Phil Pastras. Dead Man Blues: Jelly Roll Morton Way Out West. Berkeley: University of California Press, 2001. xx, 246 pp.

Ogren, Kathy J.

Author Phil Pastras opens his biographical study of legendary pianist Jelly Roll Morton with an epigram from poet Dylan Thomas-"Oh make me a mask"-and with that signal, Dead Man Blues: Jelly Roll Morton Way Out West takes us on the road with trickster Ferdinand Joseph LaMenthe, a.k.a. Jelly Roll. Pastras appreciates the facility with which Morton, like many Mrican American jazz musicians, used performative masks to strate-gize resilient careers in a capricious music business. Pastras writes: "Morton was a man of many masks, especially at the beginning of his ca-reer: pool hustler, card shark, pimp, vaudevillian, pianist, composer and bandleader. He did not focus exclusively on the music until after his five year stay on the West Coast, from 1917 to 1923" (6). Acknowledging the examples set by Ralph Ellison (1964) and Albert Murray (1976) in their essays on the ritual importance of donning masks in performance, Pastras sets out to find "what the mask tells us about its maker" (12). And the setting for this exploration-the American West-locates Jelly Roll as a rambler who reinvents himself and finds his defining identity on the American frontier.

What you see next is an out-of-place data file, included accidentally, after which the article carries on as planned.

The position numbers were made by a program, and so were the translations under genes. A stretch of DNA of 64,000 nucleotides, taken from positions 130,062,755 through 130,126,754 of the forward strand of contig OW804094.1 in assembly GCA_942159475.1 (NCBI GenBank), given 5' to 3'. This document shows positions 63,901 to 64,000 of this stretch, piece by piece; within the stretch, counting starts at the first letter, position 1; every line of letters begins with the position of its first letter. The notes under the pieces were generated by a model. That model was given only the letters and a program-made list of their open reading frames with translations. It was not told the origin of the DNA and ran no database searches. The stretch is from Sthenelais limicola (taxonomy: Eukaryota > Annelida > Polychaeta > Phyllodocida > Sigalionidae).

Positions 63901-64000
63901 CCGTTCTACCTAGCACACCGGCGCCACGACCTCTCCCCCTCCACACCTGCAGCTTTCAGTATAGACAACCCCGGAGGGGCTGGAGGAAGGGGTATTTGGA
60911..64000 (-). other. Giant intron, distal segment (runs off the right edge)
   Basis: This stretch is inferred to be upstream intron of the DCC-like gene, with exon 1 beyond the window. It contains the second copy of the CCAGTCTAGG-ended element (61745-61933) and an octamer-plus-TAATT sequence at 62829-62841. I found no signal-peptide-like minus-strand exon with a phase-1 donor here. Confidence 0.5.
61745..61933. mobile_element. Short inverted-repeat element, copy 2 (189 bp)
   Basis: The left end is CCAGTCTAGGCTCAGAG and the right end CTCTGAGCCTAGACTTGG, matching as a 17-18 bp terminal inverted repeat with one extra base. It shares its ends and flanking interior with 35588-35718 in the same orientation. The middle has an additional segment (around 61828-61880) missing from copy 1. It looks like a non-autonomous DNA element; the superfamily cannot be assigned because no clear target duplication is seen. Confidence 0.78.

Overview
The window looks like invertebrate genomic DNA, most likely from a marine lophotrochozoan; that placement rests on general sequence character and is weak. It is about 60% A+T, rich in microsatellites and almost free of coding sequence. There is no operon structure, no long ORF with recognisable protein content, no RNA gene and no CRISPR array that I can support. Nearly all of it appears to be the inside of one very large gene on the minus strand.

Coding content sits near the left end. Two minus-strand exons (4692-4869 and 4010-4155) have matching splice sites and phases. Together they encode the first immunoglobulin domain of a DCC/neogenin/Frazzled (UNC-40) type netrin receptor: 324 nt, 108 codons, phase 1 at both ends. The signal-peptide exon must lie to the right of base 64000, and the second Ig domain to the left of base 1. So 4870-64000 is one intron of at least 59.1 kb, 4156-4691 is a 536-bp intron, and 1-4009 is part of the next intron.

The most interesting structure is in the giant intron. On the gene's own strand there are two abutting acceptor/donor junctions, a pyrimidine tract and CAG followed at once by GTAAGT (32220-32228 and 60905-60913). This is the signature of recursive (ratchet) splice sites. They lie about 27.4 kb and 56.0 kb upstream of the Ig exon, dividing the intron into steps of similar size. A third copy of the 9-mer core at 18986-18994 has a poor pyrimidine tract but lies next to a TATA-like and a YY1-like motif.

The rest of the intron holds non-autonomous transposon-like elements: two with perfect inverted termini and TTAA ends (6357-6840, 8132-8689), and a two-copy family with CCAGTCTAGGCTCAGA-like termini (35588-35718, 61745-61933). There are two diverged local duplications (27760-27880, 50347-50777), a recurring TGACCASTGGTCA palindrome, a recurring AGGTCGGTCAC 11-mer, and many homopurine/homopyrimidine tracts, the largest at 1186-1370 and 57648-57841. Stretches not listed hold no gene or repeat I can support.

Also Published In

Current Musicology

More About This Work

Published Here
August 18, 2022